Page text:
Answered By: Rebecca Mackle Last Updated: May 10, 2017 Views: 131
The law on these exceptions has recently (June 2014) changed in a number of small but important ways, to make our copyright system better suited to the digital age. These changes will affect how you can use content like books, music, films and photographs. The final changes, relating to 'Parody, caricature and pastiche', and 'Copying for personal use', came into force on October 1st 2014.
Copyright protects literary, dramatic, musical and artistic works as well as films, sound recordings, book layouts, and broadcasts. If you want to copy or use a copyright work then you usually have to get permission from the copyright owner, but there are a few exceptions where you can copy or use part or all of a copyright work without permission.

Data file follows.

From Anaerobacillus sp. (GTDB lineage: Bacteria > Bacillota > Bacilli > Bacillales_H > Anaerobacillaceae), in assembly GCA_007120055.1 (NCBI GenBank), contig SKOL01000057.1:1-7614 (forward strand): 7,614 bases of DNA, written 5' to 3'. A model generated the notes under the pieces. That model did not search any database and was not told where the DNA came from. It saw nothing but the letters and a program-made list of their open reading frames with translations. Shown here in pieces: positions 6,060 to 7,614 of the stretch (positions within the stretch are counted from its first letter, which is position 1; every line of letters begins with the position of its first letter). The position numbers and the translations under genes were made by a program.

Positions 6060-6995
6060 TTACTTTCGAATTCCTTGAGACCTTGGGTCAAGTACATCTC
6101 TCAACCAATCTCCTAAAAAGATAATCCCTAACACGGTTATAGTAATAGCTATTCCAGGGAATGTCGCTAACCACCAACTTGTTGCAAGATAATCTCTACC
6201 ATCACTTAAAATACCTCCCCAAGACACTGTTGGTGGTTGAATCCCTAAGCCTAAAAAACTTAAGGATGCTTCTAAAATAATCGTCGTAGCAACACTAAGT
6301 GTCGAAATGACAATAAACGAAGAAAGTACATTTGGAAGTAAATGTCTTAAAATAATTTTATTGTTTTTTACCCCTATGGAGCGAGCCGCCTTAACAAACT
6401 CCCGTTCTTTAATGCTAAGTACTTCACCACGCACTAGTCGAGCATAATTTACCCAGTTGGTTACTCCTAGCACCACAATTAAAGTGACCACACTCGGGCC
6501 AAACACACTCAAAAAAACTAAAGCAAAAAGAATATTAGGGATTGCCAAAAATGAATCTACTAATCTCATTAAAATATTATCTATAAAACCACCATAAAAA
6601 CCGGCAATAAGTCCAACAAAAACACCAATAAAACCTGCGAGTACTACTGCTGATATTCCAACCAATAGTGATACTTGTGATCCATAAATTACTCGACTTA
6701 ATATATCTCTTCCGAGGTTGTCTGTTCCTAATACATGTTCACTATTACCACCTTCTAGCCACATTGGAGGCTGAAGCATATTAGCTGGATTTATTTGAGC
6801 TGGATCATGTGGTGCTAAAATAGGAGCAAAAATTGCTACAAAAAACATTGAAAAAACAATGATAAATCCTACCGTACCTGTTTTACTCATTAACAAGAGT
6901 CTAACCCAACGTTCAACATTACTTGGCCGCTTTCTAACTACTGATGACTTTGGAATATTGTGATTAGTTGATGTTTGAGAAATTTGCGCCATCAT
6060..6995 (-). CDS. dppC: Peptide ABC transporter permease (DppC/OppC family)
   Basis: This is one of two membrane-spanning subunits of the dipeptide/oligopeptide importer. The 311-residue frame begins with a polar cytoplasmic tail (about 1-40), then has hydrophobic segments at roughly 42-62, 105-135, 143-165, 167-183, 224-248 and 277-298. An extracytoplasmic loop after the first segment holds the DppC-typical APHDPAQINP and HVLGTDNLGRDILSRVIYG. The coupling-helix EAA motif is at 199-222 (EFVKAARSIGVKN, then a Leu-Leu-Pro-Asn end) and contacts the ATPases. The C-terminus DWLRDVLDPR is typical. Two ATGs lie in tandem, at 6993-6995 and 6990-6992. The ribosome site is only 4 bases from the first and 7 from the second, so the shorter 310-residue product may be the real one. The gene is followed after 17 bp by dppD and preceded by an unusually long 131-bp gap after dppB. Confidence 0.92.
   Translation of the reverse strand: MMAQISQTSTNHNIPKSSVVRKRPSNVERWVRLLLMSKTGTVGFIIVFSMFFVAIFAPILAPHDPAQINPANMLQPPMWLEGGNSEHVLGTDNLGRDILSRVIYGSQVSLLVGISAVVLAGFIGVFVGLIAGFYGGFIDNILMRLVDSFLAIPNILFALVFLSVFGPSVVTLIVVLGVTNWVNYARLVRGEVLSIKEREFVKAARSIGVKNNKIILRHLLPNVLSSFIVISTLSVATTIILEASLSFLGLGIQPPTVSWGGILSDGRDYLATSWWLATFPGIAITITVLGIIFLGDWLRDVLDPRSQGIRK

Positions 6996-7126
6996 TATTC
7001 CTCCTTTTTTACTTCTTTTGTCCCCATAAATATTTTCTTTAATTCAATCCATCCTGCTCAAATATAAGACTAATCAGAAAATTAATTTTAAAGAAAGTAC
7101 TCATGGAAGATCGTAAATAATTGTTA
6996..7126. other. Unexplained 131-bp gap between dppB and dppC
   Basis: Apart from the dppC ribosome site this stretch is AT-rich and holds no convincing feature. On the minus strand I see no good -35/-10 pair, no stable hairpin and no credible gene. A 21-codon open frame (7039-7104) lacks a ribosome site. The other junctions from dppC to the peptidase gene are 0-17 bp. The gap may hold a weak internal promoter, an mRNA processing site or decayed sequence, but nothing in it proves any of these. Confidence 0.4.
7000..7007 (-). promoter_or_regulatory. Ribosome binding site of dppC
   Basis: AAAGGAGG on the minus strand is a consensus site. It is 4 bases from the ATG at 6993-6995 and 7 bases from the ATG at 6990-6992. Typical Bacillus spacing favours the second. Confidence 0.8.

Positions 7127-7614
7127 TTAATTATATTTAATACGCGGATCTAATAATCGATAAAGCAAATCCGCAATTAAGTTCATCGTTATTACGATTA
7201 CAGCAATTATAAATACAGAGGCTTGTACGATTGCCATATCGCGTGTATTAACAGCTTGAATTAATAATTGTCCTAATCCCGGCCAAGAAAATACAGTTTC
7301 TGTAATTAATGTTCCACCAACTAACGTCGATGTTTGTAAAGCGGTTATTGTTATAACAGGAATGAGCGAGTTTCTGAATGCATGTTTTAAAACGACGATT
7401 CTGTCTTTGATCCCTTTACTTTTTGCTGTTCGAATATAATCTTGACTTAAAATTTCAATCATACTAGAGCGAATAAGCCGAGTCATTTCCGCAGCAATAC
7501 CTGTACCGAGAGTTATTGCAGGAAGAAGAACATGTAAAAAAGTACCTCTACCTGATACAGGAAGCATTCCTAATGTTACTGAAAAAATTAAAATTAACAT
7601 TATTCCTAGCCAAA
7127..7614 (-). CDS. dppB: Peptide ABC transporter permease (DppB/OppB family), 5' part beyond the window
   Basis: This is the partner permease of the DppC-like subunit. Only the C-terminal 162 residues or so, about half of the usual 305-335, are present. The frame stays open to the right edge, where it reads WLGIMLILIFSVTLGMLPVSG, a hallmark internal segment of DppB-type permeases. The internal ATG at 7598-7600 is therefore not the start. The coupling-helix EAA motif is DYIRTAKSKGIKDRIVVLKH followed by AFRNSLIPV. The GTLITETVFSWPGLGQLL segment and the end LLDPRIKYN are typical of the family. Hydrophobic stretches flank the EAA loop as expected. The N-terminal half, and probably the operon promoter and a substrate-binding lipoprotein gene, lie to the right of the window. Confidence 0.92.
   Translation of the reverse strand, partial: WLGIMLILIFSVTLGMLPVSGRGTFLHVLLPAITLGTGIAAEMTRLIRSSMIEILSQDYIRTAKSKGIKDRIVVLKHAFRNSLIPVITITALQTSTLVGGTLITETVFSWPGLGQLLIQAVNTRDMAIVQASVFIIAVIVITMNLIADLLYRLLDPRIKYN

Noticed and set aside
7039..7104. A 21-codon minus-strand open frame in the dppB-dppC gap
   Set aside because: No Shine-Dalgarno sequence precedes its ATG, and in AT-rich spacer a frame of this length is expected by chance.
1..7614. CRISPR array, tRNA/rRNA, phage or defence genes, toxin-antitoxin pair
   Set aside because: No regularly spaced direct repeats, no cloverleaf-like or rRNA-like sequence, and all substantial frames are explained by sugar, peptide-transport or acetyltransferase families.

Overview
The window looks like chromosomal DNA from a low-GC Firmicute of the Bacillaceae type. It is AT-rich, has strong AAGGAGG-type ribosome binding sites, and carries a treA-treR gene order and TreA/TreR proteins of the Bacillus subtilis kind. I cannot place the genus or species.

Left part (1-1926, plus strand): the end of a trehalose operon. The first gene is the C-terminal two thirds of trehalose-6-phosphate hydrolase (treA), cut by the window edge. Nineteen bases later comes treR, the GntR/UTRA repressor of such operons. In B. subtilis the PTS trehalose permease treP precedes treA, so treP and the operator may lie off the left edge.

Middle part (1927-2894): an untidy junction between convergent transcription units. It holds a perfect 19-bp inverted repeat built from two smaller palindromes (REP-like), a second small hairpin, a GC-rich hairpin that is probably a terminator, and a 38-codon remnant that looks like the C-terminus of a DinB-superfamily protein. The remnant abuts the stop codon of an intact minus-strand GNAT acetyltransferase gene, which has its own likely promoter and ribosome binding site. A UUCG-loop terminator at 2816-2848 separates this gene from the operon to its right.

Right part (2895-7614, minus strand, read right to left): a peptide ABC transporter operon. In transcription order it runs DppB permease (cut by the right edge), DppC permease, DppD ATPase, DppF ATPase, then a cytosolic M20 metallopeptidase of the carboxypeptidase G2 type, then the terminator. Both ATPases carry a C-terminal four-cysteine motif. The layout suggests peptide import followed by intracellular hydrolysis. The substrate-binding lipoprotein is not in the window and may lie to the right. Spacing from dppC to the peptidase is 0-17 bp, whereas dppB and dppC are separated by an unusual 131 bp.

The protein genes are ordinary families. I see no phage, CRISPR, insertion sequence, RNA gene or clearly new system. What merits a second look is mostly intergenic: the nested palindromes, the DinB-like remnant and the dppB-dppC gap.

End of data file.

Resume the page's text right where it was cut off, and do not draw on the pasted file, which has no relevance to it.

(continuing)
Where a work contains a performance, the performer will also have rights over how the work is used. The exceptions to copyright also apply to these related rights.
The majority of uses of copyright materials will continue to require permission from copyright owners, so you should be careful when considering whether you can rely on an exception, and if in doubt you should seek legal advice.
Copyright infringement is against the law and can incur severe penalties for both the individual and the educational establishment where they are employed.
You can find out more information from the links in this answer.